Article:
High Bank Prices, GST Economy, Politics Fluid

Shivaji Sarkar
Both economics and politics are becoming difficult. If the change of Government in Maharashtra is said to be for an ideology, question arises as to why controversial Arrey Colony metro depot and a water project in the State take precedence to get clearance over everything else. Similarly, higher taxes are known to spurt rising prices, but that is how the GST Council and the direct taxes board decide to raise the rates on many items, a repeat of what was done in January, even as wholesale price index touches 1588.
It is perhaps difficult to understand how the GST Council can take decisions that have obvious impact on the overall price situation. In January too, the rates on critical textiles, handloom and shoes were raised 5 to 18 per cent. Now the Reserve Bank of India, SEBI works are defined as services and brought under the tax net. Even a cheque book, normal for a banking transaction, invites taxes of 18 per cent. It means each transaction would have huge additional cost. Cumulatively, these would have severe cost increases on all business activities.
Similarly, it is irrational to propose taxes on post office services other than postcards, inland letters, book post and envelopes weighing less than 10 gm to be taxed. Each such move has a cascading effect on the price situation. It must have foxed the RBI, which is engaged in keeping inflation low. It will again resort to repo rate rises by August. The chain is likely to continue as the Government and the RBI are apparently not on same page.
It is puzzling to realise why the two projects in Mumbai were virtually stacked by the Maharashtra Vikas Aghadi (MVA) Government for environmental and other concerns become a priority despite a court ruling. Is the present Government right or was it the previous Government? It seems considerations are more than ideological. This apart, it seems these have been taken up as exerting ego issues. Removing forests have its impact across the country. The recent marooning of large tracts in North-East is ascribed to felling of trees to various ‘developmental’ projects. People’s representatives need to show more concern on such fragile issues that affect everybody’s lives.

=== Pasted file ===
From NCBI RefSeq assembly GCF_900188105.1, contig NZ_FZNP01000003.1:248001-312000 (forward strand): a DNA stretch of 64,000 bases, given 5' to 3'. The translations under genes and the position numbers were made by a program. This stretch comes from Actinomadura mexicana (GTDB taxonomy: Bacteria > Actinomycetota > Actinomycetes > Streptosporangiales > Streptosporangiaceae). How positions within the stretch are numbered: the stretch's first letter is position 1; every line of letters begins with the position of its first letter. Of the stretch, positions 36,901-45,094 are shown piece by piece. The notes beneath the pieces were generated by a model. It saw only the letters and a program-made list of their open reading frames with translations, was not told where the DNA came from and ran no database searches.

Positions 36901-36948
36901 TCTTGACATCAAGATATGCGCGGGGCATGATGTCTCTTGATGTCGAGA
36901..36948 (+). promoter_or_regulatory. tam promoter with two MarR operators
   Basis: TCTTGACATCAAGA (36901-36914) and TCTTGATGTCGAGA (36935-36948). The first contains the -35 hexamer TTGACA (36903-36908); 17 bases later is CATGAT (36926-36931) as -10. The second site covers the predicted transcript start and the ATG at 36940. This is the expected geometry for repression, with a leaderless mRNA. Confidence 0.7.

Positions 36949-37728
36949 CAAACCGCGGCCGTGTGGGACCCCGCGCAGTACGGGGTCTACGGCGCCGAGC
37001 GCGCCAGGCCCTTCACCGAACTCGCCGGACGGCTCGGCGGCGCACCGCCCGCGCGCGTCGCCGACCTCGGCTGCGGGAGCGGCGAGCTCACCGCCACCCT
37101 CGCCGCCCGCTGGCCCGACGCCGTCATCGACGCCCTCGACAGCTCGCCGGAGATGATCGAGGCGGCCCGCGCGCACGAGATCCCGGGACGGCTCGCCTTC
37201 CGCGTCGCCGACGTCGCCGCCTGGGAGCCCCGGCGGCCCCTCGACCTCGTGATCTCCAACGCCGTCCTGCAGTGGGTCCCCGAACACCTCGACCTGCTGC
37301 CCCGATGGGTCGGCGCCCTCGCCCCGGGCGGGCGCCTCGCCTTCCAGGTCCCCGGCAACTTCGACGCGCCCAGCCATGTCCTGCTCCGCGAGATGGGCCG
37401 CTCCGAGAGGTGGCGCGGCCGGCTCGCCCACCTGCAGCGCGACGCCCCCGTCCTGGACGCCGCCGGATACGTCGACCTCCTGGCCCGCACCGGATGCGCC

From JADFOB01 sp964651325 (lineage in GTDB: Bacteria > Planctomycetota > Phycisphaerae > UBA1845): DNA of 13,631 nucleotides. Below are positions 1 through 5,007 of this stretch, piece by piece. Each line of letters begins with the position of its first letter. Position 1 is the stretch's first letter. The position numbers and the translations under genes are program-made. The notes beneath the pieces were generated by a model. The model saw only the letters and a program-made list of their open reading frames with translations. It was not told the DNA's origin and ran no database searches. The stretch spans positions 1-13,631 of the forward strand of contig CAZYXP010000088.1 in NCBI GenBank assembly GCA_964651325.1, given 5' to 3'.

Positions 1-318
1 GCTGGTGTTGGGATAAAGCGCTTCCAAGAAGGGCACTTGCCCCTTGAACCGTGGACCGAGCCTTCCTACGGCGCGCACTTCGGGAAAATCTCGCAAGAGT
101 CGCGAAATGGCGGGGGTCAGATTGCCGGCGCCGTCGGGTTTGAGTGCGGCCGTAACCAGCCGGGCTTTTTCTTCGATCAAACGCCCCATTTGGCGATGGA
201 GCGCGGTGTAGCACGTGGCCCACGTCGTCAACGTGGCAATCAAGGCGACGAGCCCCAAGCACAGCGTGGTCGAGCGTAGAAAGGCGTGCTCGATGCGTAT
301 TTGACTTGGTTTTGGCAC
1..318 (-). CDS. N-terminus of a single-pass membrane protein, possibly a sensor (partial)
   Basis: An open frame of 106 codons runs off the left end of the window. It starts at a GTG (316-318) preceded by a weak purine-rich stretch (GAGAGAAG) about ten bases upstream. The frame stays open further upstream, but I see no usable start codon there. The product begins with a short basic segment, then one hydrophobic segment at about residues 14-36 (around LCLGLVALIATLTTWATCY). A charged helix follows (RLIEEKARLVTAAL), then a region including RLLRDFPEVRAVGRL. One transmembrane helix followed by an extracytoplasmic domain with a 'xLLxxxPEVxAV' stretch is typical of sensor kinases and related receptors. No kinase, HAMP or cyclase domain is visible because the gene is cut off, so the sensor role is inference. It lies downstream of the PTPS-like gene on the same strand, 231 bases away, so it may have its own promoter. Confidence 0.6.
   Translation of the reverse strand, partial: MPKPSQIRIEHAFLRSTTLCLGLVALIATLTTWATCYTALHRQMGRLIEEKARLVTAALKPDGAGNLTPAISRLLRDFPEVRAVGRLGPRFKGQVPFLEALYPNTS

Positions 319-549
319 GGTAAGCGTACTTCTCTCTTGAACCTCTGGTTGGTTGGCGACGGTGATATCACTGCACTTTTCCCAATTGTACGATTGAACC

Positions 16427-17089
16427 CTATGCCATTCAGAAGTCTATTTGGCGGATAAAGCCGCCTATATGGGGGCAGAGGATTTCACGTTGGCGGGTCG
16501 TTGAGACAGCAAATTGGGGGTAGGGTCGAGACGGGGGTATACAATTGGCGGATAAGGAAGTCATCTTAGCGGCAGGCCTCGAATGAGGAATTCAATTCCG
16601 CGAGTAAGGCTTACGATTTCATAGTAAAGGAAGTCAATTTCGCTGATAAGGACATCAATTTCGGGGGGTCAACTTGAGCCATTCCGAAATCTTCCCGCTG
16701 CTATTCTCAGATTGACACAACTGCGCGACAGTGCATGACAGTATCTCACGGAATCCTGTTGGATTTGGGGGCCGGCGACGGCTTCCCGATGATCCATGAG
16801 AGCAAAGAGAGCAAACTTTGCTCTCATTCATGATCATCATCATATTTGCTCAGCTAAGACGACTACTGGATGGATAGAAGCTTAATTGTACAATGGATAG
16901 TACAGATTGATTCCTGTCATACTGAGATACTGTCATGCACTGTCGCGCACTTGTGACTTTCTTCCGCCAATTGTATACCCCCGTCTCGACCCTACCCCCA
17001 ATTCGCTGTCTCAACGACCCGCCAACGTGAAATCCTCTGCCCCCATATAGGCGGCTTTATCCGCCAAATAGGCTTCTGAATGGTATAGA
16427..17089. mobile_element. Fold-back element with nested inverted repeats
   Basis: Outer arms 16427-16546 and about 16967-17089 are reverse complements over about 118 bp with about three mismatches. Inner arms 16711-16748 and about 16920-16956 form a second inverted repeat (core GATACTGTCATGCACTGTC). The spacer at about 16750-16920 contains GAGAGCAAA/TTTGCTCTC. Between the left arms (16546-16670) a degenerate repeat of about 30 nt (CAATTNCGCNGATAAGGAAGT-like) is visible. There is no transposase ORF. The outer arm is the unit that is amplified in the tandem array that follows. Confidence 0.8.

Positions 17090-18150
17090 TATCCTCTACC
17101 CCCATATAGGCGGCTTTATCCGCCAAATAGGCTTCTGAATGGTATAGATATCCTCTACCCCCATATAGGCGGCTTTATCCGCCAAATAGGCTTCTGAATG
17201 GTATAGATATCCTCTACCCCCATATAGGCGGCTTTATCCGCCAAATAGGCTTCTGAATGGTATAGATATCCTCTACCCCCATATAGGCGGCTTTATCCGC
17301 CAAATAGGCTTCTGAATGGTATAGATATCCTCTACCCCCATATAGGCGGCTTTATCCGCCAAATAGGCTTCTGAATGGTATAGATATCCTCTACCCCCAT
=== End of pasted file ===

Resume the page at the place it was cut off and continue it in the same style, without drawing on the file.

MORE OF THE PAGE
Yes, another issue certainly is the bullet train, with a stake of over Rs 1.08 lakh crore investments. The Aghadi Government had virtually stalled it. Now it may again see an acceleration of land acquisition. The change of Government is possibly to restart such projects.
On the tax front, a crucial government decision is to raise the taxes on gold to dampen its high demand. The import duty is raised to 12.5 per cent from 7.5 per cent. If the surcharge is added precious reaches effectively 15 per cent from the existing 10.5 per cent. The hike has raised the gap between local and overseas prices to more than 15 per cent. There may be marginal fall in imports but historically high duty makes dubious paths of smuggling more remunerative. No amount of policing could stop that as the once zero duty on gold did.
Yet another business aspect is ignored. About half of the gold imports are re-exported as ornaments and other value addition. An expensive domestic gold would hit the international prices causing India to lose a lucrative market. India’s May trade deficit widened to $24.29 billion from $6.53 billion a year ago as gold imports surged to $6 billion from $678 million. During May, gold imports surged to 107 tonnes.